of treatment, evaluation of drainage rate, replacing and planting various
trees on all plots, and communication activities including site visits.
Club Name: Guelph Turfgrass Institute/University of Guelph
Contact: Gary Kachanoski, Associate Professor, (519) 824-4120
Funding/Duration: $129,750 to conduct a three year project
The objectives of this project which began in the spring of 1994
- measure the quality (fertilizers, pesticides) and amount
of excess drainage water under conventional management systems;
- demonstrate/compare the impact of innovative water conserving
irrigation systems on the amount and quality of drainage water;
- demonstrate/compare the impact of innovative chemical management
systems on the quality of drainage water;
- document the costs/benefits of the different management
systems including the impact on the turfgrass quality; and
- develop an irrigation scheduling system for turfgrass.
The quality and use of rural water resources affects the lives of all
rural communities. Innovative systems which combine water-conserving
irrigation scheduling linked to meteorological conditions, slow release
fertilizers, split application of chemicals, etc. are available but
their impact and feasibility (economic, effort) have not been demonstrated.
In plot studies at the University of Guelph, three 25x25 metre areas
have been instrumented in detail. Two of the plots have been lain with
Kentucky Bluegrass Sod, the third with perennial ryegrass. Each of the
divided 25 subplots were instrumented before sodding with sampling wires
and tubes running under the grass thatch, and each has four porous stainless
steel solution samplers at 5, 15, 30 and 60 cm. depths. To date, construction
On-farm studies have also been conducted with 13 cooperating producers,
covering major sod producing areas in the province including eastern
Ontario. Work this year focused on a preliminary water sampling survey
and assessment of water quality coming from the different fields. In
addition, chemical management practices of four of the producers were
investigated in detail.
Tillage in Spring & Winter Canola Production
Club Name: Ontario Canola Growers' Association
Contact: Murray Smeltzer or Linda Piper, Ontario Canola Growers'
Association, (519) 291-4811
Funding/Duration: $54,900 to conduct a three year project
The objectives of the project which began in the spring of 1994 are
- to demonstrate that no-till or minimum till has an economic
advantage over conventional till;
- to compare yields of no-till/minimum till with more conventional
- to compare the contribution margin of various treatments;
- to educate the producer on the economic and environmental
benefits of the reduction of water and wind erosion
This project involves replicated field scale tillage treatments with
spring and winter canola in four sites throughout the canola growing
area. These sites are located in the Counties of Dufferin, Wellington/Perth,
Bruce/Huron, and the District of Temiskaming.
Canola is a crop that has shown fair success to minimum and no-till
application. This project is designed to demonstrate no-till and minimum
till planting options for canola growers. These procedures need to be
further fine-tuned and growers need to be shown on a field scale that
these methods are not only environmentally sound but do in fact give
them an economic advantage.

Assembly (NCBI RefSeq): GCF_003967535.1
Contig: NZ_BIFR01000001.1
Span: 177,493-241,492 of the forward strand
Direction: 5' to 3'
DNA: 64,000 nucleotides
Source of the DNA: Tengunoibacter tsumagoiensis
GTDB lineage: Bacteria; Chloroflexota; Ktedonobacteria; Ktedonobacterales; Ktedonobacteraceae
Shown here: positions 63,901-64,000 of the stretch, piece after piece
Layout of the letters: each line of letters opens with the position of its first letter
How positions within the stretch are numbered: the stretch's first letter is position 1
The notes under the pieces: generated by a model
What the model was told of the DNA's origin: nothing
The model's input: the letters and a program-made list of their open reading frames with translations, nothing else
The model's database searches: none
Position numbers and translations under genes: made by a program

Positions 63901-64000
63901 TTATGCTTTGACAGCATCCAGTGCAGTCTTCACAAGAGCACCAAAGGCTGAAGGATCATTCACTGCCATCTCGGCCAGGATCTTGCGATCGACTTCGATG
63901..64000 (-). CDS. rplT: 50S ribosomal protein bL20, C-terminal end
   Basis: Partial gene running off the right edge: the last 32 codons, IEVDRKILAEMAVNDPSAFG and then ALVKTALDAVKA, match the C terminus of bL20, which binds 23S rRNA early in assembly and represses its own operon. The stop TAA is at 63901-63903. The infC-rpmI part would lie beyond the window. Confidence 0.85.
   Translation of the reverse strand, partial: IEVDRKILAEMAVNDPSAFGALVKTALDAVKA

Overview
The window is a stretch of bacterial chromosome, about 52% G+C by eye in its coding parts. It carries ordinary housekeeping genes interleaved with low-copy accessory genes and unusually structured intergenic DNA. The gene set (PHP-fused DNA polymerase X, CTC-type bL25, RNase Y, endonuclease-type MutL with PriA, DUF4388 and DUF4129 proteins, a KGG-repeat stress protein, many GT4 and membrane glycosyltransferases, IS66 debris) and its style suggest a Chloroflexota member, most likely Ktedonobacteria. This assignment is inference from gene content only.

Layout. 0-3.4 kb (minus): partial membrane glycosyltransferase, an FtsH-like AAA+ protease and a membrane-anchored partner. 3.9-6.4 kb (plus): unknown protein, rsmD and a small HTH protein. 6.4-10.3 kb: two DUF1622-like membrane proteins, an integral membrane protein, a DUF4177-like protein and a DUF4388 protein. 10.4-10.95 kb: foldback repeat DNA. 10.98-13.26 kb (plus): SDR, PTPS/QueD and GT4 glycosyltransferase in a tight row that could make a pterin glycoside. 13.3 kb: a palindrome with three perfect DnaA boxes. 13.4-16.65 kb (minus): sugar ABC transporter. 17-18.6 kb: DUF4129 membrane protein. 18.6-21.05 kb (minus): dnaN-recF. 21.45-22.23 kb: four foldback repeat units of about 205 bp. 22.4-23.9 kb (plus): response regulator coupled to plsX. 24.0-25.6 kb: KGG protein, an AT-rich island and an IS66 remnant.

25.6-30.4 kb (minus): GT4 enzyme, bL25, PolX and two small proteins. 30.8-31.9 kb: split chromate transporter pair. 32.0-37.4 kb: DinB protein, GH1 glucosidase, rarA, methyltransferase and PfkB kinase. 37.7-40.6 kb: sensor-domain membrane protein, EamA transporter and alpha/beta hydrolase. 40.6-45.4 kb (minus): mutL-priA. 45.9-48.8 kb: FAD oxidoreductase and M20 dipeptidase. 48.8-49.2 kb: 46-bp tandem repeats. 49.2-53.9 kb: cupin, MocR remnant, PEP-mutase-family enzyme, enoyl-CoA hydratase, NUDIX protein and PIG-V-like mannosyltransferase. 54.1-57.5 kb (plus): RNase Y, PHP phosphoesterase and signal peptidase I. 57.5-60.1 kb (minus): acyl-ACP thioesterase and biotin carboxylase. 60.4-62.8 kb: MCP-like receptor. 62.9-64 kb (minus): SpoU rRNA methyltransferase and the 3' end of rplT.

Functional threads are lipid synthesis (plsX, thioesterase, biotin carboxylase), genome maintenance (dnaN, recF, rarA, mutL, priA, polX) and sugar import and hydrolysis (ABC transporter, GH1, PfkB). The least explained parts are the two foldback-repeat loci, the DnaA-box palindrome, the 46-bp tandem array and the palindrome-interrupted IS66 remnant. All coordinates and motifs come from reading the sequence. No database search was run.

This year, project activities included comparing the contribution margin
between treatments of varying types of tillage in spring canola, and
the contribution margins of Tilt applications on spring and winter canola.
Goals for 1995-96 include nitrogen placement on no-till canola, and
applying the research methods of sclorentinia control.
Washwater Control Using a Vegetative Filter
Club Name: Farm Pollution Control Alternatives Association
Contact: Luc Brunet, Project Leader, (613) 258-8457
Funding/Duration: $23,550 to conduct a three year project
To assess the effective of a vegetative filter strip for processing
A site has been chosen and the land levelled, with minimal disruption
to surrounding vegetation and topography. A septic tank which will perform
the primary treatment of the wash water was placed on-site in November
1994, and further modifications to the septic distribution systems will
The main piece of monitoring equipment purchased was an automatic
water sampler. This will be installed at the bottom of the strip to
record the quantity and quality of any runoff during a rain event. Other
equipment to be purchased include a rain gauge, sump pump with plastic
sump hole, and data logger.
Next year, the vegetative filter system will be completed and put
into operation. Data logging equipment will be installed, calibrated
and monitoring will begin.
View / Download
Final Report [32 KB pdf]
Club Name: Arcadia Cooperative Group
Contact: Jim Nelson, Arcadia Cooperative Group, (613) 475-2728
Funding/Duration: $17,715 to conduct a three year project
To evaluate crop response to fertilizer applied by broadcast
application or banding using an air operated fertilizer applicator
under conditions encountered on the farm.
The Orbit Air Gandy Fertilizer Applicator was chosen for the project.
Soybeans were planted on three properties; plot size was approximately
60 by 400 feet. Lot yields after harvest were approximately 700 to 900
lbs. Banding the full rate of fertilizer with the seed reduced the yield
on all locations an average of nine per cent lower than where the fertilizer
was broadcast on the surface. As the amount of banded fertilizer was
reduced, yields were increased. On all three properties, using one-quarter
of the normal rate of fertilizer banded with the seed gave higher yields
than were obtained with the full rate broadcast to the surface. The
average yield was 4 per cent higher with the banded fertilizer.
Samples were analyzed for crude protein, phosphorus and potassium,
with no differences revealed in the analysis due to the treatments.
All locations did show slightly lower crude protein with banding at
the high rate of fertilization.
The combination of soybean yield and crude protein content indicated
on all properties that banding at the full rate reduced production of
crude protein by 15 per cent. Banding with the 1/2 rate produced nine
per cent less protein whereas banding with the 1/4 rate gave two per
cent more total protein than 100 lbs. of fertilizer broadcast on the